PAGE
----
The Spy Who Loved Me

We’ll be writing reviews about current movies as well as some older flicks that you may want to check out (or avoid).

I was born in ’68, so I didn’t really get into TV and movies until the ’70s. At that point, Roger Moore was the guy playing Bond. So I kind of started my Bond experience with him and discovered Sean Connery a little later.

To me, this film is the what I would consider the epitome of what makes a Bond film. It has everything – the gadgets, the classic villain vying for world domination, the babes, Bond getting out of impossible situations, and of course the classic Bond ending. It’s constructed with the usual Bond blueprint as far as the storyline goes, but it’s really well executed and I find that I don’t care that it’s got the classic blueprint because it’s done so well.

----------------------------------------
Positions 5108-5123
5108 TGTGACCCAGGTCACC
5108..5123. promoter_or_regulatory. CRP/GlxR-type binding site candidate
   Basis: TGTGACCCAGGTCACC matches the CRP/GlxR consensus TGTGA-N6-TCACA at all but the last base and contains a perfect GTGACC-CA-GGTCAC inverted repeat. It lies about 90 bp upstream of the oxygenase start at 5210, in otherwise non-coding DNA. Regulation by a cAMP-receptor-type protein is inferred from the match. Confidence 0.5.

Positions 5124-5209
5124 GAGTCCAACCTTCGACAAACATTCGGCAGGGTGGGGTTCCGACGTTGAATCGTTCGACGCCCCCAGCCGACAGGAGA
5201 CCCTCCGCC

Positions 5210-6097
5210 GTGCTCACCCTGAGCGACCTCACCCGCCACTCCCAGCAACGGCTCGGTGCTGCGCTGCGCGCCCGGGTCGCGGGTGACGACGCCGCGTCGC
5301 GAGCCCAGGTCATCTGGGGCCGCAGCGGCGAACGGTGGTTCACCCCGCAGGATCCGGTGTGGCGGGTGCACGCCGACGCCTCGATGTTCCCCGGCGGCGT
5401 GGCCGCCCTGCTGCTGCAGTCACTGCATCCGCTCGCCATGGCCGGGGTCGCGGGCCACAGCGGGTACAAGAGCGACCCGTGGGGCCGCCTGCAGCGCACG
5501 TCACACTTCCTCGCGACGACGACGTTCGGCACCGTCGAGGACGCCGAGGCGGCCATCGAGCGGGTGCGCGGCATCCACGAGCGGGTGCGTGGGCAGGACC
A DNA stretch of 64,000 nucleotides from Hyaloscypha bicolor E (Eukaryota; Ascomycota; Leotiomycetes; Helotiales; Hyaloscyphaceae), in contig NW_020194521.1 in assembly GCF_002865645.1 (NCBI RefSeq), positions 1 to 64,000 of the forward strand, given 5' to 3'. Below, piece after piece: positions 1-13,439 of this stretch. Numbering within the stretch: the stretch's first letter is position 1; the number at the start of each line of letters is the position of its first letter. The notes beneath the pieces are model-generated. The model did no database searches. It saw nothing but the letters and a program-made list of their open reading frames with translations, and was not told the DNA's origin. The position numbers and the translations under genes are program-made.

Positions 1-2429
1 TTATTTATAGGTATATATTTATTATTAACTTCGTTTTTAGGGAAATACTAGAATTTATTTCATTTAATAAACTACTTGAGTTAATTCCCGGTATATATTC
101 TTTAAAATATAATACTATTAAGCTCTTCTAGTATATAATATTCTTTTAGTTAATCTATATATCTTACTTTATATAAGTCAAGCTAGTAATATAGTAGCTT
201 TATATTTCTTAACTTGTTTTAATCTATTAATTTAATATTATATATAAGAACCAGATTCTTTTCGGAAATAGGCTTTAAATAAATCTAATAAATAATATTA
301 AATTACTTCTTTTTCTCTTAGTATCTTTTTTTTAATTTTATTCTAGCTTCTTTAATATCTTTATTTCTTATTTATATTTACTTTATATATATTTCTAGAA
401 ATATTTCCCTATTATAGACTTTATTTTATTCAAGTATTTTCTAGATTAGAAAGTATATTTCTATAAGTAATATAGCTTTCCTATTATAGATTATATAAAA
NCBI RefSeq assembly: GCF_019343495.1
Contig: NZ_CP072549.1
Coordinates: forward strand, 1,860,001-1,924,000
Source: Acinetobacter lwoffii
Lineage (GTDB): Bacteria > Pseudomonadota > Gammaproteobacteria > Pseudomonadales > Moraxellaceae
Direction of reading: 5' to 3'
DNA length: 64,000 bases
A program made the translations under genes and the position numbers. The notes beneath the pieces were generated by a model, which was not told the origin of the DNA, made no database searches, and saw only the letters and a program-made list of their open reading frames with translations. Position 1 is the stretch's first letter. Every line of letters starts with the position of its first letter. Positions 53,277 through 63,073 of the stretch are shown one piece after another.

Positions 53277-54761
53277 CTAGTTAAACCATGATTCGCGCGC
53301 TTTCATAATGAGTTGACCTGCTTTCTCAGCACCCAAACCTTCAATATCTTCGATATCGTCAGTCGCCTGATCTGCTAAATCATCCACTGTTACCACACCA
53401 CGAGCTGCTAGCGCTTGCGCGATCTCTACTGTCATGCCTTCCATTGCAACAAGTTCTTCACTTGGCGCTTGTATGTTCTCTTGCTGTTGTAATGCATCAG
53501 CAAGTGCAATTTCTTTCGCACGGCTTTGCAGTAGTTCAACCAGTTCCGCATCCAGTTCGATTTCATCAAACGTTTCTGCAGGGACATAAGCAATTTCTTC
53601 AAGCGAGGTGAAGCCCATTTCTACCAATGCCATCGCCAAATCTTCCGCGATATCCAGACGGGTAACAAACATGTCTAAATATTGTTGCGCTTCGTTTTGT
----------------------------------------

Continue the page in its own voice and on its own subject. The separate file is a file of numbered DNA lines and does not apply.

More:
Moore is a bit more of a suave Bond versus Daniel Craig’s present day Bond (which I’ll review later). While he may not be as tough as Craig, Roger Moore etches his own place in history playing Bond as suave, smart, and able to hold his own in a fight regardless of his polite mannerisms.

If you’re exploring the Bond films, I would highly recommend this as the strongest in the Roger Moore-era of the series.